Judge Rules That Transfer Fees to Original Developer Not Enforceable pursuant to California Civil Code Sections 1098 and 1098.5

Blog post/article by David Swedelson, Senior Partner SwedelsonGottlieb, Condo Lawyer and HOA Attorney

The Daily Journal reports that Los Angeles County Superior Court Judge Madden recently ruled on the monthly fee that owners at Marina Pacifica Homeowners Association (located in Long Beach, California) paid to a developer. The Judge found that the fee constituted a “transfer fee” that was a violation of California Civil Code sections 1098 and 1098.5.

California Civil Code sections 1098 and 1098.5 took effect on January 1, 2009, eliminating real property “transfer fees,” particularly targeting fees written into the recorded CC&Rs at some California community associations. These fees are not the fees charged by an association or its managing agent for providing documents and other information as part of Civil Code Section 1368; these transfer fees were typically being paid to the original developer. Since the legislation’s enactment in 2009, we have not seen any court cases, at least until now.

The Daily Journal article indicates that the Judge’s ruling eliminates the transfer fee that hundreds of owners at this condominium association were being forced to pay. One of the Association’s lawyers said the fee would have amounted to more than $90 million in special assessment fees over the next 30 years.

California Civil Code sections 1098 and 1098.5 were enacted to address what some homeowner advocates described as “abusive recurring fees levied upon purchases of homes.”

Some history: some developers, seeking revenue sources beyond the actual home sale, originated a category of fee payable each time a covered home was sold. Called “transfer fees,” they took a number of forms: (1) fees payable just once on the occasion of each sale, (2) fees that become due and owing once each new owner takes possession, but payable over time, and (3) fees associated with the provision of a good or service. In the first two instances, the homeowner receives back nothing of value. The fee is strictly one-way performance via homeowner payment to the developer (or the developer’s successor).

There are also transfer fees that the developer required to be paid to the associations to help with their reserve accounts. Because the statutes do not differentiate between transfer fees that went to the developer vs. those that went to the association, most associations that had transfer fee requirements terminated enforcement when this new law went into effect.

The Legislature was addressing what it considered to be a longstanding problem: many California homeowners paid so-called private transfer fees to original homebuilders, developers or middlemen upon the purchase of their property. The California Association of Realtors voiced concern that such fees were further depressing the real estate market. While such fees originally were designed to fund community benefits, the practice evolved and fee assessments were not always linked to the provision of benefits of any kind. The code sections require those with the right to collect recurring property fees legally to record notice of their right and intent to do so.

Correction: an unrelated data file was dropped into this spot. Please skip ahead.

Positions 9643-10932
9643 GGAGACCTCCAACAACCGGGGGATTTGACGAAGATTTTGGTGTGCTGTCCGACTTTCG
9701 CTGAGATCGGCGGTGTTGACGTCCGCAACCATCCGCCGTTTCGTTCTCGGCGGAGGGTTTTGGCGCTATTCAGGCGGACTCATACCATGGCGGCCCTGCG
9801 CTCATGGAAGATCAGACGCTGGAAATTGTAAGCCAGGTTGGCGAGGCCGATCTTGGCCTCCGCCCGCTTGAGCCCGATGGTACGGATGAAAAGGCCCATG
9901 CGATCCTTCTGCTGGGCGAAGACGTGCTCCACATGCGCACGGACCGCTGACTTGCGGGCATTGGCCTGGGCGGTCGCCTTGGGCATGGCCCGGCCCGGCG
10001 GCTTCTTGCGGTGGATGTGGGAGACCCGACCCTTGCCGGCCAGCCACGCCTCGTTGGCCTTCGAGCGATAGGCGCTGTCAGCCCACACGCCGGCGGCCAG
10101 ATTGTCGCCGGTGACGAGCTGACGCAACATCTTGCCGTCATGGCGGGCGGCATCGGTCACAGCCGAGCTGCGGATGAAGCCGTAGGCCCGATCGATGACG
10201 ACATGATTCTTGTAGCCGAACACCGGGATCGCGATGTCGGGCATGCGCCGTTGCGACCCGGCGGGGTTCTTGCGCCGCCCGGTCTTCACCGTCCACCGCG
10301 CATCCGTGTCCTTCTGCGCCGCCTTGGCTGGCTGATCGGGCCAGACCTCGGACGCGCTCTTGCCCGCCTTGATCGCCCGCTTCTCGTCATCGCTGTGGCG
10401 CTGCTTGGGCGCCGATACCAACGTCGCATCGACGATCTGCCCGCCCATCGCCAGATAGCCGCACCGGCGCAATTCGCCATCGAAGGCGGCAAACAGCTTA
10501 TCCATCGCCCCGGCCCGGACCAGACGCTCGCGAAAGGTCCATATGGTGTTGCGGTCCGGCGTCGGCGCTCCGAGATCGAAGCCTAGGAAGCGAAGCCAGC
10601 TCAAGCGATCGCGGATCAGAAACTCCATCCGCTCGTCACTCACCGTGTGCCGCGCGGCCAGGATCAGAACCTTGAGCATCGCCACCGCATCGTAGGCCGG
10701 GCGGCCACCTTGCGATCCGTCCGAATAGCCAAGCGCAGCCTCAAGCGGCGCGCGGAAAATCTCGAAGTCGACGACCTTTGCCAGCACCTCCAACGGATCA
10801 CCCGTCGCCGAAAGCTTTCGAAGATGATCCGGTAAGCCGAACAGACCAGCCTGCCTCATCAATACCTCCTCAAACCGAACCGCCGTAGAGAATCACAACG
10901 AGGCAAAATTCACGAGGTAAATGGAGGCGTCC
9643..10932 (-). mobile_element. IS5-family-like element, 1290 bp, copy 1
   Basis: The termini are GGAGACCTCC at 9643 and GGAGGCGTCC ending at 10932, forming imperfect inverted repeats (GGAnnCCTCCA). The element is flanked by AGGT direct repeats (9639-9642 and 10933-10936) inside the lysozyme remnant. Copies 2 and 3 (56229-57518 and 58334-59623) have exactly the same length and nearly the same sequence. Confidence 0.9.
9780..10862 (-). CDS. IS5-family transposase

Civil Code section 1098 defines a transfer fee as “any payment requirement imposed within a covenant, restriction, or condition contained in any deed, contract, security instrument, or other document affecting the transfer or sale of, or any interest in, real property that requires a fee be paid upon transfer of the real property.” Civil Code section 1098(i) then goes on to provide that even transfer fees not mentioned within covenants, conditions, and restrictions must substantially comply with sections 1098 and 1098.5.

According to the Daily Journal article:

“[I]n the case of Marina Pacifica, developers of the 570-unit oceanfront project imposed the fee on condominium buyers when the project began selling in the early 1970s. For more than 30 years, the assessment hovered at around $15 to $25, according to court testimony, because the developers wanted to keep it affordable for residents.

Along the way, the original property owner sold the development to the Marina Pacifica Homeowners Association, and two of three partners in the development company sold their interests in the fee to the association.

But one of the original developers, William Lansdale, retained a 43.75 percent interest in the assessment. In 2006, the property value was reassessed to $60.6 million under an “escalator clause” in the fee contract. In late 2008, in a calculation based on the reassessment, a Lansdale company handling the fee payments began billing homeowners $387.70 per month.

In 2009, the homeowners association sued Lansdale and his company, Southern California Financial Corporation, alleging, among other things, that the fee was invalid and violated California Civil Code sections 1098 and 1098.5. Ruling Nov. 14 after a March bench trial, Madden overturned the fee, agreeing with Marina Pacifica that the defendants failed to record documents notifying residents of the fee throughout its term.

Lawyers representing the association said that homeowners, under the defendants’ calculations, could have been on the hook for more than $90 million in future fees by the time the fee agreement expired in 2041.

Judge Madden will issue a final ruling on all issues in the litigation after the parties sort out how many of the owners were overbilled and the proper fee amount the defendants should have received before lawmakers enacted the legislation under which the judge nullified the assessment.”

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